This story was updated at 6:30 p.m. on Friday, June 19, 2020, with more information.

Economic fallout from the COVID-19 pandemic continues to deal devastating blows to the hospital industry, particularly safety net hospitals such as Chattanooga's Erlanger Health System.

After eliminating 11 administrative leadership positions last week — including the CEOs of Children's Hospital at Erlanger and Erlanger Western Carolina Hospital — Erlanger management implemented another round of layoffs Friday affecting 93 non-clinical employees.

"As the region's only public safety net hospital system, Erlanger has borne the full brunt and financial impact of this pandemic in a way other health systems have not," reads an internal memo distributed to employees throughout the hospital system Friday.

The memo states Erlanger's "primary goal with these reductions is to reduce administrative cost without negatively impacting patient care.

"Our commitment is to remain steadfast about prioritizing our people, quality and safety, and operational excellence, while tackling our financial responsibilities directly," it goes on to say. "Nothing could have totally prepared us, or any health system, for the impact COVID-19 has had on our operations. With our dedicated and competent staff, we have been able to provide exceptional care to COVID-19 and other patients throughout this pandemic."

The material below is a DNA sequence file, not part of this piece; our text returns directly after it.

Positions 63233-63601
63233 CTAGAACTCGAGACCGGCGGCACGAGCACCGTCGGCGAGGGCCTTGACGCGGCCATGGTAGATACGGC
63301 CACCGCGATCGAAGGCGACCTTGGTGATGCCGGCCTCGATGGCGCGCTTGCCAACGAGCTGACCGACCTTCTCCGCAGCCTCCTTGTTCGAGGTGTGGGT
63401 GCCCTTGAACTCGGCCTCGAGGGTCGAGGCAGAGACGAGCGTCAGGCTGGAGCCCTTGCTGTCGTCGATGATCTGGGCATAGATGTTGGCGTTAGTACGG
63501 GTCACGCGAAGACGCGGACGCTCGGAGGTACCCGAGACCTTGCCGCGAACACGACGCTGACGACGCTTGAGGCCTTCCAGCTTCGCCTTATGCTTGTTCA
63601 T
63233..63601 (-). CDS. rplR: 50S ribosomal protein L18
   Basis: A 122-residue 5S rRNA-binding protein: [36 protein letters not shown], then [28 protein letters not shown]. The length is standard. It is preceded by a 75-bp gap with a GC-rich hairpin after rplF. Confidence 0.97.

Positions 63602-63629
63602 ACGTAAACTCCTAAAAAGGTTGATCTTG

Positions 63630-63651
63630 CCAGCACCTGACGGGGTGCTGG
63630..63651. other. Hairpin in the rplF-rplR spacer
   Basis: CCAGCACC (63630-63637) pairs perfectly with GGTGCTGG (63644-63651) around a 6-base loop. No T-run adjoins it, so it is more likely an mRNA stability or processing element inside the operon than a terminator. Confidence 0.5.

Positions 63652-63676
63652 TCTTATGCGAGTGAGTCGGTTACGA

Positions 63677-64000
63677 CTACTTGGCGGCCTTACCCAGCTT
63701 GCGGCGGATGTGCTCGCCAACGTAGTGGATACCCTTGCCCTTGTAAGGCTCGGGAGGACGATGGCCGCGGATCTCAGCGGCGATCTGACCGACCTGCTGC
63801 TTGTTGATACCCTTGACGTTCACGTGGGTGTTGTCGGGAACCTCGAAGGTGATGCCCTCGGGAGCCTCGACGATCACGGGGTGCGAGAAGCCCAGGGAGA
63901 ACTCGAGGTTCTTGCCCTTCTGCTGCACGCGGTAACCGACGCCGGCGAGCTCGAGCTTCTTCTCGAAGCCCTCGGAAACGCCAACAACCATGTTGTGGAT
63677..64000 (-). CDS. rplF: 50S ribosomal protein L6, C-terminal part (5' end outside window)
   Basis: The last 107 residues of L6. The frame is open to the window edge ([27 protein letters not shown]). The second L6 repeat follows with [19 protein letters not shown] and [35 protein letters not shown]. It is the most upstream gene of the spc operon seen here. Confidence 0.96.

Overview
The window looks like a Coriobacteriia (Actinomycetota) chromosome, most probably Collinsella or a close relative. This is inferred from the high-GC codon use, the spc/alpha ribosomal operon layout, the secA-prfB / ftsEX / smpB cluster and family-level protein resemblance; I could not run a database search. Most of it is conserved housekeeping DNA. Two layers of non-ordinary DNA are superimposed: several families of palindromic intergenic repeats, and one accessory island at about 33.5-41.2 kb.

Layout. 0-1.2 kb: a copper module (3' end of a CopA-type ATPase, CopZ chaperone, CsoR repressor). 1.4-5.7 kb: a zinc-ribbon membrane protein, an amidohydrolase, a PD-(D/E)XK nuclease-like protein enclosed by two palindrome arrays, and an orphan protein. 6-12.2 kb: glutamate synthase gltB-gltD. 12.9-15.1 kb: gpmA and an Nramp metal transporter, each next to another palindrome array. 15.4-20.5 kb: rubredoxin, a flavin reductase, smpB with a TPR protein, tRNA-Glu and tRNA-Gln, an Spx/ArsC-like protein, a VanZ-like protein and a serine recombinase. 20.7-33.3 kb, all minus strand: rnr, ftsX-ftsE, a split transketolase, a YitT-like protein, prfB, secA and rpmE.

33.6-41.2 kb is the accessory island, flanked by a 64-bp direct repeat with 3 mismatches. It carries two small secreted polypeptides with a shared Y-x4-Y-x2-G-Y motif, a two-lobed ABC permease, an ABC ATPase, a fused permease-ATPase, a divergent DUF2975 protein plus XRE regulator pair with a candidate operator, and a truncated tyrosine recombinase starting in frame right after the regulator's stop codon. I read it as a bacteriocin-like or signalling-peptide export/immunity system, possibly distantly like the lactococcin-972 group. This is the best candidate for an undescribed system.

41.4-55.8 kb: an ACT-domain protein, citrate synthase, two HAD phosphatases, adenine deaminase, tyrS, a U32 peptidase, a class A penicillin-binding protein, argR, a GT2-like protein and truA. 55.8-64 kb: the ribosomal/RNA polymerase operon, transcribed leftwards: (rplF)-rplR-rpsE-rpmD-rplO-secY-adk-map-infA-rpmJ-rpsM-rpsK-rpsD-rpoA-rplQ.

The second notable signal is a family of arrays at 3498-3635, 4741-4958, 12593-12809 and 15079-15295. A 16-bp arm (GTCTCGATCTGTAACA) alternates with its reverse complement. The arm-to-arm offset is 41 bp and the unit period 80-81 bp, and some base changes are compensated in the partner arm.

As a safety net hospital, Erlanger operated on thin margins before the COVID-19 pandemic. The health system last year provided approximately $135 million in uncompensated medical care from treating high volumes of uninsured and underinsured patients.

In the memo, Erlanger CEO Dr. Will Jackson said that continuing the hospital's mission while treating COVID-19 patients and losing significant revenue from the government mandate to pause elective surgeries — a critical source of income for hospitals — forced Friday's difficult decision.

Erlanger officials estimated that the public hospital saw a $35 million reduction in net patient revenue for the month of April due to temporarily suspending elective procedures, decreases in admissions and other coronavirus-related expenses.

Friday's layoffs mark the fourth round of staff and pay cuts at Erlanger since Jackson took over as CEO nine months ago.

When former Erlanger CEO Kevin Spiegel took the helm in 2013, the health system had fewer than 100 employees who were considered non-clinical managers and directors. The health system grew substantially under Spiegel, employing about 280 managers when Jackson became CEO in October.

The latest round of layoffs brings the number of non-clinical managers and directors back to around 100, Erlanger officials said.

The health system had more than 7,700 employees overall, as of its 2020 annual report.

Early in the pandemic, Erlanger furloughed some administrative employees, cut leadership pay, reduced overtime, suspended vacation accruals and retirement contributions and suspended job recruitment for administrative positions after COVID-19 preparations resulted in a 30 to 40% drop in revenue.